Presents, presents, everywhere...

Presents, presents, everywhere...

What we want to avoid is the situation where a child comes back to school from holidays and is asked by another child: “What did you get?” And they say: “Nothing”.

‘That’s the saddest thing.’
— Robert Williams, founder of The Kindness Offensive

Thousands of underprivileged children are getting a top-quality Christmas gift this year thanks to The Kindness Offensive [TKO].

The group known for orchestrating large-scale random acts of kindness is run by four individuals from a small London office. It has managed to amass hundreds of keen volunteers and thousands of pounds worth of cash and presents to make this a reality – just because.

Now in its fifth year, the annual Christmas TKO event sees volunteers gather in one space to wrap donated gifts for children who deserve them very much.

This year, presents wrapped in the offices of sponsors XL Catlin are being distributed to 27 places. They include youth centres, children’s hospital wards such as Evelina at Guy’s and St Thomas’s, after school clubs such as Kids City, orphanages, day care centres, prison visitor centres and more.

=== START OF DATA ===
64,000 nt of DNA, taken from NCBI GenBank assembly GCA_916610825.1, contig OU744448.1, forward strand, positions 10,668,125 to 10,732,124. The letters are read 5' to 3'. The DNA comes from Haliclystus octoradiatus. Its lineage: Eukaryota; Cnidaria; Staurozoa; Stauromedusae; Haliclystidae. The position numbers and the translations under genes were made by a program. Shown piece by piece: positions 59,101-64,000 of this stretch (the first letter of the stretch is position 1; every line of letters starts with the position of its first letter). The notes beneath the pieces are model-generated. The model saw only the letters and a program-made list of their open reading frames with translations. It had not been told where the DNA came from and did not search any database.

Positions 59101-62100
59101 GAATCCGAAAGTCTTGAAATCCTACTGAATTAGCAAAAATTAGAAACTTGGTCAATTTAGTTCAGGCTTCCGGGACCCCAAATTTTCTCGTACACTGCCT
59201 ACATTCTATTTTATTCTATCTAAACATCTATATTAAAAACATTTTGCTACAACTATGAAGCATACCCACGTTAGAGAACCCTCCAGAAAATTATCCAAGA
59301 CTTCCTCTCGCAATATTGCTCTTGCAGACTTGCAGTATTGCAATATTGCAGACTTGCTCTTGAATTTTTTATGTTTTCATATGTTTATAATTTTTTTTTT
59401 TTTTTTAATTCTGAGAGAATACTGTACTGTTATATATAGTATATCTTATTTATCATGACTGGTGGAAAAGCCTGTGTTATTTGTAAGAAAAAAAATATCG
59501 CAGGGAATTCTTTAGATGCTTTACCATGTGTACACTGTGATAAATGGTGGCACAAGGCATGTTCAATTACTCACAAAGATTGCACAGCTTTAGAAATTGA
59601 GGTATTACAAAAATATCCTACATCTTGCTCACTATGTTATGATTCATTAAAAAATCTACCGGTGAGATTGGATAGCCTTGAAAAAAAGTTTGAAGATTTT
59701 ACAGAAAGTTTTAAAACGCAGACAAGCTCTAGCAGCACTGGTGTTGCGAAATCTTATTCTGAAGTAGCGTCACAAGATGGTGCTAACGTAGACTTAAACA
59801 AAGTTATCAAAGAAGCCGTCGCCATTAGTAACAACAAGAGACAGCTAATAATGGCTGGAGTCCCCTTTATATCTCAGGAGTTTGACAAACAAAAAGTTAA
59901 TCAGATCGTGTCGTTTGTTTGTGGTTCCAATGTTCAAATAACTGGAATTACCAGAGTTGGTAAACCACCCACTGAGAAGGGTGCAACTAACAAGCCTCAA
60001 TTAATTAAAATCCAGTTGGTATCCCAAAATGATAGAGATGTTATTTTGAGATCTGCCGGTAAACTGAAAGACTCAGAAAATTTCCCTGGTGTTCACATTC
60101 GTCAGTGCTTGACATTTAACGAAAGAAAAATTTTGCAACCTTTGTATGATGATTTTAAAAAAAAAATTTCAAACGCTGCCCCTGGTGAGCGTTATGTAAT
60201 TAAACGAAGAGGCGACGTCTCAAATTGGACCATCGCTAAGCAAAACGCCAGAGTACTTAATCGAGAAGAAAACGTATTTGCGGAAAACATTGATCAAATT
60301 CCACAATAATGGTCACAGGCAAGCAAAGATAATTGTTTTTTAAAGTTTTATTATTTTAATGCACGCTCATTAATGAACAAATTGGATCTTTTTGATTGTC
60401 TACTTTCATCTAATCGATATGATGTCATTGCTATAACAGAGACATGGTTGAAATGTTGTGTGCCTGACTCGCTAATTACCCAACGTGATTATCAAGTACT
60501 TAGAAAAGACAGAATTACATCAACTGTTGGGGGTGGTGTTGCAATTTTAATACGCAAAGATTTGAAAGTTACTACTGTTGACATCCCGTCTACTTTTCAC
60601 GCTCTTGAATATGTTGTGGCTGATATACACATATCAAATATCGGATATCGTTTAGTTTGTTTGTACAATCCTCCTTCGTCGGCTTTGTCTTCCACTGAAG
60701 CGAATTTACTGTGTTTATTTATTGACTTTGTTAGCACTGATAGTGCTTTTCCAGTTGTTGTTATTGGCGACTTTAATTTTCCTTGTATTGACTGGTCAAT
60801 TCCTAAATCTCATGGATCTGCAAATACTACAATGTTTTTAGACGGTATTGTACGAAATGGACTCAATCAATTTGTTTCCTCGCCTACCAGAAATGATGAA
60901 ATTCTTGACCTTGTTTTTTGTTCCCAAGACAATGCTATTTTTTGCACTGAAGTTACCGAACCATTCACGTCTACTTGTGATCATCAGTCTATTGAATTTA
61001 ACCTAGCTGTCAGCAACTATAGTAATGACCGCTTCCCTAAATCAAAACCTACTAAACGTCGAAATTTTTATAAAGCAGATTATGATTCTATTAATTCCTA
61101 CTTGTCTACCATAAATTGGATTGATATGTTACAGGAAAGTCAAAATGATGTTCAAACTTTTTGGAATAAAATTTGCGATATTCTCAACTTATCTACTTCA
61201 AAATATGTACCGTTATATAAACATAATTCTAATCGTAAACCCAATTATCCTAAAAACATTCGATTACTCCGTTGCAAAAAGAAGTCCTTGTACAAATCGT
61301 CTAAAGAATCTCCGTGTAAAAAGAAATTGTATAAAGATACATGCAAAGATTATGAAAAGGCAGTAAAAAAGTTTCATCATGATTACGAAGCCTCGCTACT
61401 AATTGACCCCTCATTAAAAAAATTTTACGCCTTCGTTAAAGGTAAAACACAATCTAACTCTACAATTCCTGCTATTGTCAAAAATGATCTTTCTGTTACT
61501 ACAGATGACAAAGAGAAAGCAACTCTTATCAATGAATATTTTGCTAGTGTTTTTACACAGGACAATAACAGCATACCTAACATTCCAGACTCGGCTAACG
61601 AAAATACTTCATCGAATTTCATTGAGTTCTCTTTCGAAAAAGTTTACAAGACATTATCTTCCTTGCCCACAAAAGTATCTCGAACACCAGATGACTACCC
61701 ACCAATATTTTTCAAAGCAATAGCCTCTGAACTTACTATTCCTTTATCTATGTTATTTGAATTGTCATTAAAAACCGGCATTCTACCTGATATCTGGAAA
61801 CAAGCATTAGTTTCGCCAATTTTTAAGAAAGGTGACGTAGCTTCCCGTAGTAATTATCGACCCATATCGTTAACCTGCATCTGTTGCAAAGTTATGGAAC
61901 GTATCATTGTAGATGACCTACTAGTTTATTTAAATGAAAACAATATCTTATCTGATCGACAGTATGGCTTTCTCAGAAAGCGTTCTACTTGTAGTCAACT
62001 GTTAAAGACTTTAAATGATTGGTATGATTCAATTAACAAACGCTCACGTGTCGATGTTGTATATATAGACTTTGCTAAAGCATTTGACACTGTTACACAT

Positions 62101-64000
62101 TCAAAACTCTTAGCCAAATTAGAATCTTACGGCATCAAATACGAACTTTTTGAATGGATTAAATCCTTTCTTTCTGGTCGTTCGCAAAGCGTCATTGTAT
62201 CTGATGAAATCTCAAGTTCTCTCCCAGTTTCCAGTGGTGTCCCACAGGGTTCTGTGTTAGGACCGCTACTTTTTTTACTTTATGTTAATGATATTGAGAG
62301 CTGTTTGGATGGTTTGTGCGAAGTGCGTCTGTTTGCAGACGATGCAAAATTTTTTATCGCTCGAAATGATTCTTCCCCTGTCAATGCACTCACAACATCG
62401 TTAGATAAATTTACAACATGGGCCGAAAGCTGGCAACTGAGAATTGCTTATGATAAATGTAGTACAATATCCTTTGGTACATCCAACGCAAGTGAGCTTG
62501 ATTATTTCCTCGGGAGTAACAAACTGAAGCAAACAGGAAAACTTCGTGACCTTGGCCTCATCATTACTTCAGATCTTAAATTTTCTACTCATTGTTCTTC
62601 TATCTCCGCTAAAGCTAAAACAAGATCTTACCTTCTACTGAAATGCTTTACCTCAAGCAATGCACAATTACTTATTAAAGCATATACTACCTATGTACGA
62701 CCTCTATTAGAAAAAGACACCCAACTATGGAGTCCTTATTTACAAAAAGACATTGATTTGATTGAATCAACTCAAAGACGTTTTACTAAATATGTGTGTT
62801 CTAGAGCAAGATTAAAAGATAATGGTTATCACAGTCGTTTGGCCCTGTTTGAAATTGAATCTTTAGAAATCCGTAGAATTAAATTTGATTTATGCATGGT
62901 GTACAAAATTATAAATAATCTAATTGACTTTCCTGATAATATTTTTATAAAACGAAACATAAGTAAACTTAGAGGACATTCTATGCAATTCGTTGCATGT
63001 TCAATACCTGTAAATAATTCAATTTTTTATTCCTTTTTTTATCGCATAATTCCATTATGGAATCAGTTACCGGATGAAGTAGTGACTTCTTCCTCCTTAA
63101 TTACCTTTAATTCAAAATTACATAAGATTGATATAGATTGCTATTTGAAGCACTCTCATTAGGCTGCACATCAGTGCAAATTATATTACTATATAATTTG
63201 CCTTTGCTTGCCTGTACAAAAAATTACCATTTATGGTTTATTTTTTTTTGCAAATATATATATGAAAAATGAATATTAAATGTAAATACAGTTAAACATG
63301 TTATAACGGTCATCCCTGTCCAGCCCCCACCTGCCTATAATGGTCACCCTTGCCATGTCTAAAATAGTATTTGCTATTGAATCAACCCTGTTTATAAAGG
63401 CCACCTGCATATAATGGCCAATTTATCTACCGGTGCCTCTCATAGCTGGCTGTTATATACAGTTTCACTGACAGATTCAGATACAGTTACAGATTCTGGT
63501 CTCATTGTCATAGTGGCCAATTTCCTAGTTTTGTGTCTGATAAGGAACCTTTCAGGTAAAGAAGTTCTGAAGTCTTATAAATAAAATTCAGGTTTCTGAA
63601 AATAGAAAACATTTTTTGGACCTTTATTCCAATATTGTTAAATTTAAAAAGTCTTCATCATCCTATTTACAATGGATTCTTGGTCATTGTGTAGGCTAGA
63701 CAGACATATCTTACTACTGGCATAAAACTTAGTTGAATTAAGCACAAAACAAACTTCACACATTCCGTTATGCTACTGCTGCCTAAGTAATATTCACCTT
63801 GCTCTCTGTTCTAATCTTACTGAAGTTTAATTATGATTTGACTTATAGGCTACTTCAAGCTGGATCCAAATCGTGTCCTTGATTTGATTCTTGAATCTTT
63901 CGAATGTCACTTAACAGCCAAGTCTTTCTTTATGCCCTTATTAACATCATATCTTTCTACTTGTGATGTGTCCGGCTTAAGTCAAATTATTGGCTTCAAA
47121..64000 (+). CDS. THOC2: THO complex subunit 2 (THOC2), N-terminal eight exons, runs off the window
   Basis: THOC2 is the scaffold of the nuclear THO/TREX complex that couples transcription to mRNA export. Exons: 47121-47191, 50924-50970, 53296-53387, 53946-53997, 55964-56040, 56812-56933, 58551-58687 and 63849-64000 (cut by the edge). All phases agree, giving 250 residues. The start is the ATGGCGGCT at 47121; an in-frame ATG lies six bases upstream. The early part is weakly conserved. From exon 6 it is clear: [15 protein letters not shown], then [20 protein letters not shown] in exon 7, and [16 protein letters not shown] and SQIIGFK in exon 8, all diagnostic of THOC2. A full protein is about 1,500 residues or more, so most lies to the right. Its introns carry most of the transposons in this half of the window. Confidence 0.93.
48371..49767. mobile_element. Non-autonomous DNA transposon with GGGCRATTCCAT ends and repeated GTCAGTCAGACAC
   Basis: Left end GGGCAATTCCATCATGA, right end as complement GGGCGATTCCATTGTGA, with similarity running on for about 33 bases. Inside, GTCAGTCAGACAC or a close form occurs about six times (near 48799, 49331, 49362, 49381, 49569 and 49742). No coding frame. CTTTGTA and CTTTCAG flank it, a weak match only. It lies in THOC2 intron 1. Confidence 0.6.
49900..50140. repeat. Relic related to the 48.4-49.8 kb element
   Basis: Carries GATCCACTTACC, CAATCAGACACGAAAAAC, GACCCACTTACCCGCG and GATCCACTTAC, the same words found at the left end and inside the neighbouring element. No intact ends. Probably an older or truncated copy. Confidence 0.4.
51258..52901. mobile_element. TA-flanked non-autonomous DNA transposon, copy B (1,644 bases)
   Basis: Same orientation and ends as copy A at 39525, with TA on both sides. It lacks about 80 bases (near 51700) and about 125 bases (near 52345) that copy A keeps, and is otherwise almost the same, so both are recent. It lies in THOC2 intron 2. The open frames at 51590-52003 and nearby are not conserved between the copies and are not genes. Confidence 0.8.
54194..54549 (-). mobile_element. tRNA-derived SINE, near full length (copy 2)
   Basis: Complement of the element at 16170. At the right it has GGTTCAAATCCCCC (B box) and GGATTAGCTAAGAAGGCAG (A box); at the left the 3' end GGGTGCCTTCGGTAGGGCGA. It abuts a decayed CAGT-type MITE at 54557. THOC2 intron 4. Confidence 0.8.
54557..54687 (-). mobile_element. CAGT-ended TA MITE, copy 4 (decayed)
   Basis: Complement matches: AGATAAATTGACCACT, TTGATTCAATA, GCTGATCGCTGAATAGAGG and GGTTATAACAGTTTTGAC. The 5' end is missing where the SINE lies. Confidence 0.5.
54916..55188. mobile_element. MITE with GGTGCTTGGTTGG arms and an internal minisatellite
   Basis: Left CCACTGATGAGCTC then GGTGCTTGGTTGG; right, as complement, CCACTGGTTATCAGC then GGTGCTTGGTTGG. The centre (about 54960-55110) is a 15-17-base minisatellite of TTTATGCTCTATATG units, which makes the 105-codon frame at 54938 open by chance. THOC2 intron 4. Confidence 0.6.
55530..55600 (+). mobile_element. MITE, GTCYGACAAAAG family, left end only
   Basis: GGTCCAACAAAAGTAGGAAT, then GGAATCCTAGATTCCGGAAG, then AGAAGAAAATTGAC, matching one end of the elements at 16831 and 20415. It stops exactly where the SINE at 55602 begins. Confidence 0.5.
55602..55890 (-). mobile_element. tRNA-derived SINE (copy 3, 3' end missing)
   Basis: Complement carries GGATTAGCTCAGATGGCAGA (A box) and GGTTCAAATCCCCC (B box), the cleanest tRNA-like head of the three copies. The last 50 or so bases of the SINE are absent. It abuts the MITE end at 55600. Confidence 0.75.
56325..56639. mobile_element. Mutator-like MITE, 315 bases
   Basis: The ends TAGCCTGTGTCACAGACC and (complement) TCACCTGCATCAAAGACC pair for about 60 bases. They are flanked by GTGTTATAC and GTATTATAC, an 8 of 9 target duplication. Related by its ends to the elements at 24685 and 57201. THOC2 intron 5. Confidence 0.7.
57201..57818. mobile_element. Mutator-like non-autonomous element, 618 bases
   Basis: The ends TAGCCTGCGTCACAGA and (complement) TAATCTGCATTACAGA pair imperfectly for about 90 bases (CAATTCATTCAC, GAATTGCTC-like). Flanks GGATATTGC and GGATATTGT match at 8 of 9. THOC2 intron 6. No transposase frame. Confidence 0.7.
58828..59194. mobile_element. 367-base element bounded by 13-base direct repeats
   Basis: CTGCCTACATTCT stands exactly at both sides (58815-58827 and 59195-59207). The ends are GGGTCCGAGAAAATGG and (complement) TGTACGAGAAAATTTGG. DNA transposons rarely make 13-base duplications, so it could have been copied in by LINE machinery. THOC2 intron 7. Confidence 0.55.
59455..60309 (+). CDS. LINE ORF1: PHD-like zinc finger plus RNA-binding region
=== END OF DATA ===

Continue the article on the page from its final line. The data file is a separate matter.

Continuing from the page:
Upon entering the 2015 event I was kitted out in a uniform of plastic hard hat and high-vis vest, before meeting two of the TKO founders, Robert Williams and David Goodfellow.

Robert said: ‘What we want to avoid is the situation where a child comes back to school from holidays and is asked by another child: “What did you get?” And they say: “Nothing”.

‘That’s the saddest thing.’

And it seems many corporate donors agree, as TKO were able to gift 20,000 children with presents thanks to their gifts and cash.